South Africa: success stories of refugee integration
20 June 2010

One of the many refugee businesses in Johannesburg

Voices on World Refugee Day

It has been a long journey…

Being in a foreign country as a refugee, a migrant or an asylum seeker is not as easy as one would think. We always wonder what it would be like to go to another country to seek refuge, safety and protection.

We are sure that many people like us asked themselves these questions, but unfortunately today we find ourselves in a foreign country.

The hardships of leaving one’s country are beyond one’s imagination. We did not apply for a visa and passport, book a plane and find ourselves in South Africa. We had to leave our loved ones and our belongings and possessions behind.

We ran. We toiled through rain and heat, through thick forests with wild animals. We had to cross crocodile infested rivers. We had to duck bullets. We had to scavenge on what would go through our throats. We walked for days on end without water and food. Despair and desperation is all that could be seen on our faces.

Our only hope was our destination.

Life in a foreign country is not easy. There are so many challenges that one has to go through.

First it is when you at the point of entry in that particular country, South Africa for instance, there is the issue of documentation, then accommodation and other basic needs, such as food, educations and employment.

My name is Jimmy and I came to South Africa in 2004. I am a 28 years old single man from Algenina, northwest Darfur and I live in the inner city of Johannesburg. Despite hardships I encountered trying to reach this country, I am quiet happy to be here. I own a stall in the centre of the big city where I make a living as a street vendor. I sell cigarettes, sweets, peanuts and have two public phones. It is hard to make a living selling cigarettes and sweets, and I always wonder how much profit I will make; however, if business is good, I make close to 800 South African Rand a week. Sometimes I am amazed that I can make so much from such a limited variety of goods. But in reality I make enough to maintain myself. I can afford to pay the rent, buy food and goods for my business. It is not so easy. There are rainy days and I am not always to pay the rent on time.

I have refugee status and I am not complaining. My business is not doing badly at all. Thanks to the Jesuit Refugee Service for helping me establish it, I hope that as time goes on it will grow.

I am Dolebo Tabele Debiso, an asylum seeker from Ethiopia. I live in Duduza township in the east of Johannesburg. This is my community and I am happy in it. I have realized that not all South Africans are xenophobic. We live in harmony in this community and get along very well with our neighbours and friends.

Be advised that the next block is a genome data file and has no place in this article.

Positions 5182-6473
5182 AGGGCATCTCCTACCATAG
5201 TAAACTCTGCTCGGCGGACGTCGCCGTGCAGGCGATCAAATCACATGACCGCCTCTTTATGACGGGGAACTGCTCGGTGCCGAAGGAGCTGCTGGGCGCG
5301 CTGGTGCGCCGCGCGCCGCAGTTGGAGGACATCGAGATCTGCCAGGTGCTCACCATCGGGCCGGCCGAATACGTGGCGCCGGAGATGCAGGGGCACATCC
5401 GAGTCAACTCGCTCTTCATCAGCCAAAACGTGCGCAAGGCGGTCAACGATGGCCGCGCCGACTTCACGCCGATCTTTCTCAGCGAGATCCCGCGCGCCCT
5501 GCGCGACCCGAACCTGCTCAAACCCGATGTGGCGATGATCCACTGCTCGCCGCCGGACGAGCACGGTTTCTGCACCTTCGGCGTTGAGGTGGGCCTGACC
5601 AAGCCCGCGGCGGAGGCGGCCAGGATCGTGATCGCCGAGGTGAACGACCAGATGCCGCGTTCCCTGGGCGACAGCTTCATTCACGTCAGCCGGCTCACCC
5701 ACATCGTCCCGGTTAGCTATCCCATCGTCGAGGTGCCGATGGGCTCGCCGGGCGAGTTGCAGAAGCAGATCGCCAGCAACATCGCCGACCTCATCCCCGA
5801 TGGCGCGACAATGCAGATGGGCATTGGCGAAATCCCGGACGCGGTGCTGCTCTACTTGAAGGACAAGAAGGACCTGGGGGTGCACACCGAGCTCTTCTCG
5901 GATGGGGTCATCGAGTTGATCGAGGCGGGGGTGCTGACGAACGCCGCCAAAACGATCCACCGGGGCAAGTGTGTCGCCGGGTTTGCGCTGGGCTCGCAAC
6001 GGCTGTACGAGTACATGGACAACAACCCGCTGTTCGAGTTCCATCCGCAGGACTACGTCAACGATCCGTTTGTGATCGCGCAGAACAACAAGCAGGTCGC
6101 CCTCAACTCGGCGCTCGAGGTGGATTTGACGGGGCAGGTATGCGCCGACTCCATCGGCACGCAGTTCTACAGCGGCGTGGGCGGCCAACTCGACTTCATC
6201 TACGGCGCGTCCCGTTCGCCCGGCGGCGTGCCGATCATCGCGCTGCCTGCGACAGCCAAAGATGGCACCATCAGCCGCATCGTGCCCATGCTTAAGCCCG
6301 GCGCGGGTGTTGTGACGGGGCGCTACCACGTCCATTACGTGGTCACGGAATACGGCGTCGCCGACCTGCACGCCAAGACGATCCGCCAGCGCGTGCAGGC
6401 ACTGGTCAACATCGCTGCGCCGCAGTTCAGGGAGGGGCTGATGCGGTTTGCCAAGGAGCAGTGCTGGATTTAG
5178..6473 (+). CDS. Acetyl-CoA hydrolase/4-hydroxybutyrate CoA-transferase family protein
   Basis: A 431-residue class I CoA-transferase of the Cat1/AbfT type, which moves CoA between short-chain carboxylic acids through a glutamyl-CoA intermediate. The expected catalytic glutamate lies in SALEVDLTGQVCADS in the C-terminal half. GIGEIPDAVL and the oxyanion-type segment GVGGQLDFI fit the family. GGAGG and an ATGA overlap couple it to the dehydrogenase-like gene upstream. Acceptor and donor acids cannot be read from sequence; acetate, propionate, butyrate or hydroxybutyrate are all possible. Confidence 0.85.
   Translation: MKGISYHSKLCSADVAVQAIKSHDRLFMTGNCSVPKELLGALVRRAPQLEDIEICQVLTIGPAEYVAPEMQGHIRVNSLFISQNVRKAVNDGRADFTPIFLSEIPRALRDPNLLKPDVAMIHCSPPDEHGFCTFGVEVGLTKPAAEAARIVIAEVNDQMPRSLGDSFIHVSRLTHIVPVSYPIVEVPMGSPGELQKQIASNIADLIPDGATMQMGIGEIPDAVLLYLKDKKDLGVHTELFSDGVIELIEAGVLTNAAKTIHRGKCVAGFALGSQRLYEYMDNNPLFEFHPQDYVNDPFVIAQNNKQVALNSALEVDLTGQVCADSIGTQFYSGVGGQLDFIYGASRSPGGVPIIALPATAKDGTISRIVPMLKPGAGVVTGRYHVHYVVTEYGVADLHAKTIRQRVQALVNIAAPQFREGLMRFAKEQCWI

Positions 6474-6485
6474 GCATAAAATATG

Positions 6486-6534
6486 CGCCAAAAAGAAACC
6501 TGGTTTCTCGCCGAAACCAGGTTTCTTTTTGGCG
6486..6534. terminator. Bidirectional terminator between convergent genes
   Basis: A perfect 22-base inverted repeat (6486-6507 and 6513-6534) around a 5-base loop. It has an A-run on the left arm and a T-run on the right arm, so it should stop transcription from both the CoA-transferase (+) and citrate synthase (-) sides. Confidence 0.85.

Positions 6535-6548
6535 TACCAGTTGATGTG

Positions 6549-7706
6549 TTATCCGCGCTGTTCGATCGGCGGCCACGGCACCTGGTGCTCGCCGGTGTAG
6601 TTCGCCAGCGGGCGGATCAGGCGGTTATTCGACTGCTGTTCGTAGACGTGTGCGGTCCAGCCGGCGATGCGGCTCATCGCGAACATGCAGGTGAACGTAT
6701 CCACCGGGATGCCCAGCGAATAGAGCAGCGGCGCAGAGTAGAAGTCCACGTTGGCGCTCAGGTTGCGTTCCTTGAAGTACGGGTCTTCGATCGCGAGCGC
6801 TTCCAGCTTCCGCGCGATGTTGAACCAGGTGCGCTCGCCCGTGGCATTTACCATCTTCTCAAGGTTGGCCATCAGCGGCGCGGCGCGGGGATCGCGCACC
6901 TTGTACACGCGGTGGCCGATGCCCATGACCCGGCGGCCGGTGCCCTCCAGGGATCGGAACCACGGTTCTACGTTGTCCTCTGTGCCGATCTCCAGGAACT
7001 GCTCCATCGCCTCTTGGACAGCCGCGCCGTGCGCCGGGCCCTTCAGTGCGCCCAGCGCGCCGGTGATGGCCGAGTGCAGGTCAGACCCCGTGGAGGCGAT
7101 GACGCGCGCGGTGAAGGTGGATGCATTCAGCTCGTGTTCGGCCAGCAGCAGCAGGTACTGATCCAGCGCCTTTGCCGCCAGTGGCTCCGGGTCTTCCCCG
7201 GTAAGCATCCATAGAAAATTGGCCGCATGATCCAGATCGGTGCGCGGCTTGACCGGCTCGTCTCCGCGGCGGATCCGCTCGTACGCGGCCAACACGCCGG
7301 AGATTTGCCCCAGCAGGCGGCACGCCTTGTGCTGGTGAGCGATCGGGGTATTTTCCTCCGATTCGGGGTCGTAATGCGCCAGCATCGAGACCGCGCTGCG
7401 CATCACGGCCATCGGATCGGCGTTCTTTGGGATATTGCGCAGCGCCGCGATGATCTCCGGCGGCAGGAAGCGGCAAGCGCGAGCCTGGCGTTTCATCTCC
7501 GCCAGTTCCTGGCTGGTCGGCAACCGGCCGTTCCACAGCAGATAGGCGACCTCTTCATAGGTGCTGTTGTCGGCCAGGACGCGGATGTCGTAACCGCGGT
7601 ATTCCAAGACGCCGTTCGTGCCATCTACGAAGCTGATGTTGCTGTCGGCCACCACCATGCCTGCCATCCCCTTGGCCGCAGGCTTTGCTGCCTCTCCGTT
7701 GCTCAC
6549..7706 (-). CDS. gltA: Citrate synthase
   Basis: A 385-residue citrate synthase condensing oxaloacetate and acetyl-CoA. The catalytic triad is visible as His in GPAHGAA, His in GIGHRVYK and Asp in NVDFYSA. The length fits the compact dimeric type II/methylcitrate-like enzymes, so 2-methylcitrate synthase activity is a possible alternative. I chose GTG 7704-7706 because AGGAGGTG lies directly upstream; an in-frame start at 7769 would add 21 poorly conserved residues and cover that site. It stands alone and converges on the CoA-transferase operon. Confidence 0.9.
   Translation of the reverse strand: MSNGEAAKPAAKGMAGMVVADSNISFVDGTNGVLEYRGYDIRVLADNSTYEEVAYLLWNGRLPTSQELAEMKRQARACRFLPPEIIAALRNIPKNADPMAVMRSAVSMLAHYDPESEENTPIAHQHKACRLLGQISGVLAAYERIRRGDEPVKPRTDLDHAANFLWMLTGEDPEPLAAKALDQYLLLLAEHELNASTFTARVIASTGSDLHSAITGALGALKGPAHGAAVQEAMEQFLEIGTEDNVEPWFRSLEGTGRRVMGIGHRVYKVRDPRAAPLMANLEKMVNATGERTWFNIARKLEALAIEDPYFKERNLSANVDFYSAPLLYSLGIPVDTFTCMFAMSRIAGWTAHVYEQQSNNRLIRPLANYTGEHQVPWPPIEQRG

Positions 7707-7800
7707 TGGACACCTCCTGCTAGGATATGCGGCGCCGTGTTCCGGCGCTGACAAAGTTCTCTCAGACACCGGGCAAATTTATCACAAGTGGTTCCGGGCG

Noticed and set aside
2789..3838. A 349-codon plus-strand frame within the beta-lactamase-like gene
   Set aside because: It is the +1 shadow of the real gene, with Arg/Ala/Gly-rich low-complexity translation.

I own a tuck-shop rented from a garage from a certain Mrs Kambule and I pay 300 Rand in rent and close to 200 Rand in electricity every month. This is peanuts compared to refugees and asylum seekers living in the centre of the city. JRS helped me buy the stock for my shop. I also rent two houses in Tsakane, another township adjacent to Duduza. I use one of the houses as a business facility. My wife cooks and sells Ethiopian cuisine everyday and all Ethiopian men go there, mostly at lunch time and over the weekends, to reminisce over their lives in South Africa, their businesses and of course to relax by playing pool or watching sports on a 52cm TV positioned on the side of the living room wall. I live in the other house with my wife and twin girls who are two and half years old and go to a local crèche. I bet they will learn Zulu quicker I ever could.

My name is Martha Namaunga and I am a widow from Zimbabwe. I live in Johannesburg with my children and six grandchildren. I make a living from making fabulous sofa and chair covers, table cloths and place mats, and cushions. I am in my late fifties and am a vibrant and very optimistic person. Nothing gets me down, for sure.

I sell in Pritchard Street in Johannesburg from Monday to Friday and over the weekends I go to the market in Newtown to sell my goods. I am excited about the 2010 Soccer World Cup. I look forward to it because I am hopeful that I can make much more money than usual. I know that business in South Africa is a challenge especially since there is a lot of competition. But I am hopeful that the World Cup will bring lots of opportunities for those of us who sell African designs.

One thing I have learned as a business lady is that you have to build trusting relationship with your customers. I have done so. I allow them to buy on credit. The response has been good as one customer refers others to you.

I am Celio Ecamy from the Democratic Republic of Congo and I make my living by creating the latest trendy African traditional outfits. These are magnificent. My designs range from the traditional Congolese to SiSwati South African styles with a bit of a Western touch here and there.

I am passionate about my work even though I have to spend most of my time behind the machine. Making clothes is not easy; it is a very demanding job. With the assistance of JRS, I have been able to buy sewing machines and employ three other people, including one young South African lady who designs traditional footwear and handbags, including handmade necklaces, bracelets and earrings made from beadwork.

Fashion design is a demanding job. My latest order was for about 500 suits for the African National Congress (ANC) in Luthuli House. This order has made me very hopeful. My business associates and I know that through my work, and in particular for the ANC, I am definitely going to get more orders. I see this as a beginning of a flourishing business and I am grateful to God and JRS for their support. Now I am able to maintain and support my family. There is indeed hope for a brighter future in a foreign land.